Kari Merkl, interior design faculty, exhibits two pieces from her Merkled furniture collection at the Museum of Contemporary Craft through January 2015.
Dr. Sean Gillon, food systems & society faculty, published an article on carbon economies in a special issue of Environment & Planning A, focused on the emerging biofuel economy, in February 2014.
Dr. Gillon's paper analyzes the scientific practices that constitute carbon economies by rendering carbon countable, fungible and governable. His research illustrates the complex and contradictory roles of nature's quantification and state-supported science in carbon economies and systems of agricultural production. Although nature's quantification as carbon was initially used as a technology of opposition and accountability to limit vested interest power and maintain biofuels' greenhouse gas reduction capacity, it ultimately served industry interests by focusing policy deliberation on technical issues industry deftly navigated and away from policy rationale, value conflict and biofuels' broader social–ecological consequences, such as food security.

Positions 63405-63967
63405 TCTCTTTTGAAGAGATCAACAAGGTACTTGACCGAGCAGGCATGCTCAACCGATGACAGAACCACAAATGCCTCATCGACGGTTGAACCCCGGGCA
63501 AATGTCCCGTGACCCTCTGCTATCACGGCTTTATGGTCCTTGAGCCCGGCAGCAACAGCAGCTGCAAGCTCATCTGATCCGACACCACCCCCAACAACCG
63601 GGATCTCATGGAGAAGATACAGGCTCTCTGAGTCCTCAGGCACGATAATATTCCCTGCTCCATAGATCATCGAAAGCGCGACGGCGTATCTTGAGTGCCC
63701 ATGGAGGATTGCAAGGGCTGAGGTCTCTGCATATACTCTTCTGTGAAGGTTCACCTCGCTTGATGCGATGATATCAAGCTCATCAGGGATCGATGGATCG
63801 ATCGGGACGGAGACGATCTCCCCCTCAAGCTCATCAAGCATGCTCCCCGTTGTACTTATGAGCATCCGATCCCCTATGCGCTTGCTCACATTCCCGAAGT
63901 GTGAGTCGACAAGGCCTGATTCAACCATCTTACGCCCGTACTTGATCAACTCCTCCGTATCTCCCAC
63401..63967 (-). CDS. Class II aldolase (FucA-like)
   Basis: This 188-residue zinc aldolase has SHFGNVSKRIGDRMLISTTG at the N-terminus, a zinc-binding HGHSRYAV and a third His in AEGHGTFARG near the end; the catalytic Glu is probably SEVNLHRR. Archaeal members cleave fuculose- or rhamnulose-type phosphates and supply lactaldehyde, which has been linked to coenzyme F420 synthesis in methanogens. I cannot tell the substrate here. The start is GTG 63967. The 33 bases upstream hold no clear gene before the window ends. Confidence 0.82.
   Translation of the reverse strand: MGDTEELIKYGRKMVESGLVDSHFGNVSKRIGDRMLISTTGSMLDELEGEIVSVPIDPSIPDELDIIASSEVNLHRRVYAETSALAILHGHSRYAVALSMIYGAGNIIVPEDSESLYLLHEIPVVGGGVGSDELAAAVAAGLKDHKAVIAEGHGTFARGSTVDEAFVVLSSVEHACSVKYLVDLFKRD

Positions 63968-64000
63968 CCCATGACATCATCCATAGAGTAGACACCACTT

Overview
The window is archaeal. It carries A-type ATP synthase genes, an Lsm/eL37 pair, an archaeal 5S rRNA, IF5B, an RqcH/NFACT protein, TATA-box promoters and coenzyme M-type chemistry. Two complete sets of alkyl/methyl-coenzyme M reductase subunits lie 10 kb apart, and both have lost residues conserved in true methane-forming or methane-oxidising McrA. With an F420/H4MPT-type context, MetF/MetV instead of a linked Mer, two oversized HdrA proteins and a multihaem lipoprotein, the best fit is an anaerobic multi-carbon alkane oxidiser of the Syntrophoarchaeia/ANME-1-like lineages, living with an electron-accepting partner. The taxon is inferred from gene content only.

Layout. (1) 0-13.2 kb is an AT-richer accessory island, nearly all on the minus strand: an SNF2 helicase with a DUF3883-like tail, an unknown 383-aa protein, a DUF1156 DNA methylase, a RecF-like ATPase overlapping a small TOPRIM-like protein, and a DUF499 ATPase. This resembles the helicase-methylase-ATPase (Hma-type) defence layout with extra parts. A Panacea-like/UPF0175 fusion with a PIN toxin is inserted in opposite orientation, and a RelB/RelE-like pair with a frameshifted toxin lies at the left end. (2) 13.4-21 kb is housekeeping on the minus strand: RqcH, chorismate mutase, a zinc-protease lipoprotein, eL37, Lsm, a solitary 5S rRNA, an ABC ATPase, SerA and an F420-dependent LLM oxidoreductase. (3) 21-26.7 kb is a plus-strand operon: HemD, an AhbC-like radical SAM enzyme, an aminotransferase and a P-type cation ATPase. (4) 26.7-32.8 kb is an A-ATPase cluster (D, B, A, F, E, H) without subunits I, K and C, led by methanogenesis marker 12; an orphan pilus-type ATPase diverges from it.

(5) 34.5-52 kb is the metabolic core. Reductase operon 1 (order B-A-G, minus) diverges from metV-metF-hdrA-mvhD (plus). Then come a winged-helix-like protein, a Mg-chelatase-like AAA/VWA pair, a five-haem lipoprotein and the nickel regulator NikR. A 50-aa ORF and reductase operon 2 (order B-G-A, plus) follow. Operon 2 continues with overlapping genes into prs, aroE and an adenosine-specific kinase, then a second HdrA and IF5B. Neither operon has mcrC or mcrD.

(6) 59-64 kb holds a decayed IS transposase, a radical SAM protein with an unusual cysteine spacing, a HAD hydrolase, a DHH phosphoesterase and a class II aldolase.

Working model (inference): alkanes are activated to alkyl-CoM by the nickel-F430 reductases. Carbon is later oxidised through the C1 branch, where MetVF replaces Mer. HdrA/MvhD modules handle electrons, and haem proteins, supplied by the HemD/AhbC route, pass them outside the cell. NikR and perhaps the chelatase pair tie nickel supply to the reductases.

Gillon argues that, rather than focusing on mitigating climate change through universal, carbon-focused science alone, future science–society configurations should include efforts to build institutional capacity for transformation and adaptation to confront uneven and changing social–ecological circumstances using site-specific scientific knowledge.
Environment and Planning A is an interdisciplinary journal of urban and regional research. It is the only journal in the field which, because of its size and frequency, can provide the breadth of coverage which allows it to maintain its core interests while simultaneously developing new fields of research as they emerge.
» Access the full article on EnvPlan.com(requires subscription)
Sean Gillon is a faculty member in the Department of Food Systems & Society. He has conducted interdisciplinary research on a wide range of food systems topics, managed small farming operations, engaged community food groups working toward social justice, founded and served as director for nonprofit organizations, and worked as a produce buyer.